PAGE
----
WRITING WELL: Objectives and Readings


If you can't write clear and correct English, many powerful people will think less of you. These powerful people include university admissions committees, professors, and prospective employers. You often get only one chance to impress these people, and they do not have the time or inclination to wade through inept, half-baked prose. Maybe it's unfair of them to judge you harshly on the basis of your writing, but that's beside the point: life is often unfair. If you want to change the world in a civilized way, you're going to have to convince people with clear, rational arguments.


Most community college students do not write well. Bright students who can't write are the rule, not the exception. Many students have told me they did no serious work on writing in high school. They say they have never had a teacher who insisted on correct grammar and spelling. They say they have never been punished for plagiarism. The best students usually begin my class writing excessively wordy prose; they have never been taught to write simply and clearly. I have heard about high school English classes in which students simply "shared their feelings" or watched Hollywood movies or did "role-playing". In short, most of my students have never been challenged to write as well as they can. I intend to challenge you.


Some people think Standard Written English (SWE) is merely Standard White English — elitist and politically incorrect — and if a student's first language is not SWE, the student should not be forced to use SWE. I do not agree. I am persuaded (and entertained) by David Foster Wallace's arguments in the article "Tense Present: Democracy, English, and the Wars over Usage." Read it yourself and see what you think!


You should plan to work throughout the semester on these sections. You will probably need to review spelling, grammar, and usage matters more than once. For better or worse, I will read your papers with respect: I will treat your words as if what you wrote is exactly what you intended to write.


Most people (including your instructor) do not write anything well the first time around. As your English teachers have no doubt told you, "Good writing is rewriting." In this portion of the class, I would like you to get in the habit of editing your writing.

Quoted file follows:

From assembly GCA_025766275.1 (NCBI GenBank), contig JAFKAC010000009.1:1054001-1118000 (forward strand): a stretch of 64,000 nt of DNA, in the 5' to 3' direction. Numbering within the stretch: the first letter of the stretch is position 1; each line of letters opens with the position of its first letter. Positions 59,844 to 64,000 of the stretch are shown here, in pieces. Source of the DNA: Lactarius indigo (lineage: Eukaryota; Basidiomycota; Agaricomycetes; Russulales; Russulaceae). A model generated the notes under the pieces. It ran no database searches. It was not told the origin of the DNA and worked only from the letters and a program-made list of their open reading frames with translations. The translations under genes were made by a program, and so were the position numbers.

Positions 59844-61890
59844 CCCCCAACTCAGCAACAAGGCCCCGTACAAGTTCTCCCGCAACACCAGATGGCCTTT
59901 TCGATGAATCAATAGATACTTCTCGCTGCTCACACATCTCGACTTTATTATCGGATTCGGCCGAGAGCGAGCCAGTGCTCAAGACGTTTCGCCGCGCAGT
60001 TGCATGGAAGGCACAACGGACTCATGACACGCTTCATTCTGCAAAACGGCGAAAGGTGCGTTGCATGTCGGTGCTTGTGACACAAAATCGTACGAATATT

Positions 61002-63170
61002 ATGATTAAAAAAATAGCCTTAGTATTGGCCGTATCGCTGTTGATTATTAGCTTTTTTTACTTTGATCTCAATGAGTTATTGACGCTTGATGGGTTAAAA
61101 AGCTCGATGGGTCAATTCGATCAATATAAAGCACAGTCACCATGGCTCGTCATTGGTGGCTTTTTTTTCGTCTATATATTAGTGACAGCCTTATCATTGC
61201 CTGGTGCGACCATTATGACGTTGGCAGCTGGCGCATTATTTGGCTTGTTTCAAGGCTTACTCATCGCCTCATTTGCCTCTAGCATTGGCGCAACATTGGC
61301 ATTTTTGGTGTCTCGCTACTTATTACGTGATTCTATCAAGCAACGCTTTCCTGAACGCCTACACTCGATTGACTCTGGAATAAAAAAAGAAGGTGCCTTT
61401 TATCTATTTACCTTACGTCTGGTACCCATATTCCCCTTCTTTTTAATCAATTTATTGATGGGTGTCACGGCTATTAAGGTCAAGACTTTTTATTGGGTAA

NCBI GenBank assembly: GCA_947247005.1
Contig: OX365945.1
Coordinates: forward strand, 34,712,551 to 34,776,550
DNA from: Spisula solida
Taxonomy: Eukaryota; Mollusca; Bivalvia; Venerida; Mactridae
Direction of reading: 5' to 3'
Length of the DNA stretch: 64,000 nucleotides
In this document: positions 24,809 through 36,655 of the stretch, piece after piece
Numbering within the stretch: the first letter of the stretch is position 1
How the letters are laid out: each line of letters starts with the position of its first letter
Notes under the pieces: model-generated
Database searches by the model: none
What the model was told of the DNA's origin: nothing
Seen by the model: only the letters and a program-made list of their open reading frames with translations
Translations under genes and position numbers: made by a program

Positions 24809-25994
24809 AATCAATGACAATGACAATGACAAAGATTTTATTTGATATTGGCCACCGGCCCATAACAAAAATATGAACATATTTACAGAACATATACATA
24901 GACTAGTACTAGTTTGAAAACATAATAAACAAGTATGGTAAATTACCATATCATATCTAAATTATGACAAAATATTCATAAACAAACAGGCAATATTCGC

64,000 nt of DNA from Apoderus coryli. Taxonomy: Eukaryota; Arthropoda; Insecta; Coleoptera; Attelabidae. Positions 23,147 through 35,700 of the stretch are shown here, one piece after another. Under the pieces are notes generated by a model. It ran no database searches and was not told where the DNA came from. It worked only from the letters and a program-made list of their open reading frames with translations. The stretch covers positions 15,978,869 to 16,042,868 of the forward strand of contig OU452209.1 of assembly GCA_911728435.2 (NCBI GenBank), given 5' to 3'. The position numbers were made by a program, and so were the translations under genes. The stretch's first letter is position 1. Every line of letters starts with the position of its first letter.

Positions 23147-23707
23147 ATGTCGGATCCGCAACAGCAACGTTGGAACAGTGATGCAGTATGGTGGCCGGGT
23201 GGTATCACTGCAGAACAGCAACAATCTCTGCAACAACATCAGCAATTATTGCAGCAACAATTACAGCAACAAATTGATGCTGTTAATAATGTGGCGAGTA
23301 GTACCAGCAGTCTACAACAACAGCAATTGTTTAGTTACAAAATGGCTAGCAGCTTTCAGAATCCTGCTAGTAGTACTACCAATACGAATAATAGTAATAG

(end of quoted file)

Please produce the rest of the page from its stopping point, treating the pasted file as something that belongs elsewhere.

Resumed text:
In addition to the items in Part 4 here on Angel, you are also required to read the entire O'Conner text. If the O'Conner text is too advanced for you (if you do not know what "passive voice" or "parallel construction" mean, or if you do not know the difference between an adjective and an adverb, for example), then you have some serious catching up to do.

Midterm 1 will ask about this writing material, but writing counts on all work for this class. See the Syllabus for how writing affects your grade. Every semester, students lose significant credit because of easily-corrected English errors.


Be sure to take all the self-tests on this material before the exam. Go to English Self Tests from the Home page or the Course Menu. If you do not pass these self-tests, it's YOUR job to figure out what you did wrong. Every self-test includes links to explanations of the relevant principles of grammar or usage. I strongly suggest you retake the self-tests until you show improvement. I will be happy to help you by answering specific questions.






Week 4 Improving writing Woe Is I (all)
Study Guide for English Test
Examples of Bad Writing
Guidelines for Non-Sexist Use of Language
Self Tests on English
Critical Thinking Checklist





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